- Design Team: Pat Bosch, Steven Turckes, Elina Cardet, Lincoln Linder, Alejandro Branger, Neyda Otero
- Landscape: Perkins&Will
- Clients: Ransom Everglades School
- City: Miami
- Country: United States
Text description provided by the architects. The new STEM Center is located at the entrance of the historic Ransom Everglades Coconut Grove Campus. Its location intentionally creates a new quad that showcases the school’s commitment to academic excellence, the arts, and next-generation environments for teaching and learning. Understanding the principles of STEM education, Ransom Everglades envisioned a 45,000 SF Center for Science and Math that allows for a multidisciplinary approach to education for both faculty and students. The project’s collaboration areas enhance team-based learning and promote an environment of thought leadership, experimentation, and creativity.
Flexibility and adaptability, from moving walls to movable furniture and services, make this facility one of the leading STEM high school centers in the country and showcases a forward-thinking faculty and award-winning student body. Laboratories for earth sciences, biology, chemistry, and physics integrate with state-of-the-art fabrication and maker labs. An aquatics lab functions as a water feature at the front of the building which is framed by the outdoor student commons and the Center for Excellence in Teaching and Learning incubator. This incubator is a center for faculty, administrators, students, and visitors to exchange ideas, exhibit new trends in education, and elevate the national dialogue on STEM education.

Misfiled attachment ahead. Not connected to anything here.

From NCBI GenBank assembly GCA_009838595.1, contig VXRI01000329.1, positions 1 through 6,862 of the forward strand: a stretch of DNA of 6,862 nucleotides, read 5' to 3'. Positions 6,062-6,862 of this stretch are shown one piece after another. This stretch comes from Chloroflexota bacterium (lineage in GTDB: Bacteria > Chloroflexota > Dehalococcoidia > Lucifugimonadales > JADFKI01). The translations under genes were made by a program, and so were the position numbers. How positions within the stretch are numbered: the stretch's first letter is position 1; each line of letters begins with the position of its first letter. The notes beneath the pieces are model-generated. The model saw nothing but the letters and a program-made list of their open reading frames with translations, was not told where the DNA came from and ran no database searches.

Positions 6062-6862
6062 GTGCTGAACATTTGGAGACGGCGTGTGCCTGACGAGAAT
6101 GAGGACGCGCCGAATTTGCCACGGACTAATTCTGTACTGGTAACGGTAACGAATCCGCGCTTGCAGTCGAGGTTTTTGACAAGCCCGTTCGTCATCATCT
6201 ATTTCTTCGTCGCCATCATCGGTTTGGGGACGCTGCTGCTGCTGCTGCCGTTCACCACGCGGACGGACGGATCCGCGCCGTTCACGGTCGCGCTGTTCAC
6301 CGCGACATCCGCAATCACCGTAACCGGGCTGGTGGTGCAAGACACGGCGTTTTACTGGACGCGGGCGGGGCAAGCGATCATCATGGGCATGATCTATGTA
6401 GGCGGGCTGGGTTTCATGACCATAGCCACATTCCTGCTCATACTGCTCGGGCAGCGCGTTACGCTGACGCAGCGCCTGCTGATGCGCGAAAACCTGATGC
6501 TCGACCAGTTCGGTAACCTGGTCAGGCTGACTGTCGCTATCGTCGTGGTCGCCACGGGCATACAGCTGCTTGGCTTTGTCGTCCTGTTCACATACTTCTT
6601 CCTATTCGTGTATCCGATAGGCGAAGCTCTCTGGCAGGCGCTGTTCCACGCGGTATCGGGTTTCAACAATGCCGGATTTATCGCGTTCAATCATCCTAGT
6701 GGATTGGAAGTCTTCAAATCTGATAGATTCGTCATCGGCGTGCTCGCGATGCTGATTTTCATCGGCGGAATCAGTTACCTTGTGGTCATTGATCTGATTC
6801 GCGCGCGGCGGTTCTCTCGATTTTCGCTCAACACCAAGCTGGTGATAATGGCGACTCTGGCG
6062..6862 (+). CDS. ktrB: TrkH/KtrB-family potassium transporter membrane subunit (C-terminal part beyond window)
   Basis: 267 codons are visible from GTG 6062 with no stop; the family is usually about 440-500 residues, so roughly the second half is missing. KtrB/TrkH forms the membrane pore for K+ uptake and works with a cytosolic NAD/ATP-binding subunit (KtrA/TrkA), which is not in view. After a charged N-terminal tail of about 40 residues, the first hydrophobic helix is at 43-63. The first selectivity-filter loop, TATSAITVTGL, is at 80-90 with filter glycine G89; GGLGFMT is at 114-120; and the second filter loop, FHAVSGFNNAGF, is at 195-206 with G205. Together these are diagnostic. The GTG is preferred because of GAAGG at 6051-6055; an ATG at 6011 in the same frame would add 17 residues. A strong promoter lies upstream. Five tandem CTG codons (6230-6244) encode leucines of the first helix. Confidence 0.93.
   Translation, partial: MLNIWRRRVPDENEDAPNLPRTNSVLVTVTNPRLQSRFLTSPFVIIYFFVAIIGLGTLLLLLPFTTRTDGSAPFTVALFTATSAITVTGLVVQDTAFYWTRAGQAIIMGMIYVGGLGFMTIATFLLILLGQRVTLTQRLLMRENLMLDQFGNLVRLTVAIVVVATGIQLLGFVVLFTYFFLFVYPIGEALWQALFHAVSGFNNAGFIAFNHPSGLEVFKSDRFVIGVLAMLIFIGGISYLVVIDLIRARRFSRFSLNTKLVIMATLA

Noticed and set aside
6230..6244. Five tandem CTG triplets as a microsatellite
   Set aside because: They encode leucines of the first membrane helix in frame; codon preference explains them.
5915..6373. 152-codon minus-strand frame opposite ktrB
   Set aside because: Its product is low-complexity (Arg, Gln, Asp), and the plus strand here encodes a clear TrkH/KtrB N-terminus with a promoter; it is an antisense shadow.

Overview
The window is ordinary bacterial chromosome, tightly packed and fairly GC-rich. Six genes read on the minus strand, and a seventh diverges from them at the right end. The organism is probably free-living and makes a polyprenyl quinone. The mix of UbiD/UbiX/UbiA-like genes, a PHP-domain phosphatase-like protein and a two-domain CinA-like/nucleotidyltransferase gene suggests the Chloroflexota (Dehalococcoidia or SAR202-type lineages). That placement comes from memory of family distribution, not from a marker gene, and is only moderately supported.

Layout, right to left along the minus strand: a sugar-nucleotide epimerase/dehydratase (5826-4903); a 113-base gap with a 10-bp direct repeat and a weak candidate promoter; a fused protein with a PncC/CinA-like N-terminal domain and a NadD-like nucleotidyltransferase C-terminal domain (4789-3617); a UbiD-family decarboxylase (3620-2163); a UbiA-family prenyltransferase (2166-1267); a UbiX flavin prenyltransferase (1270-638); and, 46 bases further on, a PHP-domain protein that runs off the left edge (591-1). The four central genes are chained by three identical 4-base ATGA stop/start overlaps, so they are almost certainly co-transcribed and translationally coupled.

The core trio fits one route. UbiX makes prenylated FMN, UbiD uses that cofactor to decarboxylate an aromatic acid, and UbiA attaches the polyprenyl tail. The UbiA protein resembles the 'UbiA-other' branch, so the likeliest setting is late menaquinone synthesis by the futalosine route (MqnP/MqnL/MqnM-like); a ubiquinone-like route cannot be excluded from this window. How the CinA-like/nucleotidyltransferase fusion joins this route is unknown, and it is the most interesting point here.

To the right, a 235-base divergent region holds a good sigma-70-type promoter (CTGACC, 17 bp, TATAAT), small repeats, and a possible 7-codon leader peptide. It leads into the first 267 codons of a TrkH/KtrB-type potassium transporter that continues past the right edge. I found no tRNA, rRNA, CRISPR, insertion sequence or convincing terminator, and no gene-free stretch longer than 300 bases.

The design of the building embodies the latest in educational facilities, recognizing that next-gen education requires new kinds of learning environments. Careful attention has been given to creating spaces that provide learning experiences in all aspects of the design; from the design of its systems to environmentally responsible strategies including careful calibration of daylighting, acoustics, and technology-enabled spaces. Design drivers included creating spaces that promote creativity, experimentation, and learning, freedom of expression, social responsibility, leadership, inclusion, respect, and professionalism.
These same drivers are also utilized globally in new corporate campuses, research facilities, and higher education campuses. Today, learning occurs at all times of day and in all kinds of environments. Technology has allowed for more fluid interaction with information. Formal classrooms or laboratories are only one of the many spaces where students and teachers interact. It is of the utmost importance in today’s educational facilities to create informal spaces, emphasizing the “space in-between”.
The Ransom Everglades STEM building design recognizes this and provides an array of informal learning spaces. The building’s main circulation spine creates hubs of collaboration with full transparency and spaces that can be reconfigured at each level. An outdoor grand stairway or student commons, outfitted with power and data infrastructure, provides the opportunity to showcase learning, impromptu lectures, or exhibitions as well as formal scenarios ranging from outdoor theater productions and performances to guest lectures.
Technology throughout the facility allows for local, national, and international connectivity and enables students to remain informed of the building’s performance, featured projects, class activities, and general information. The building is a lantern and a living laboratory showcasing the future of STEM and Ransom Everglade’s continuing leadership in Academic Excellence.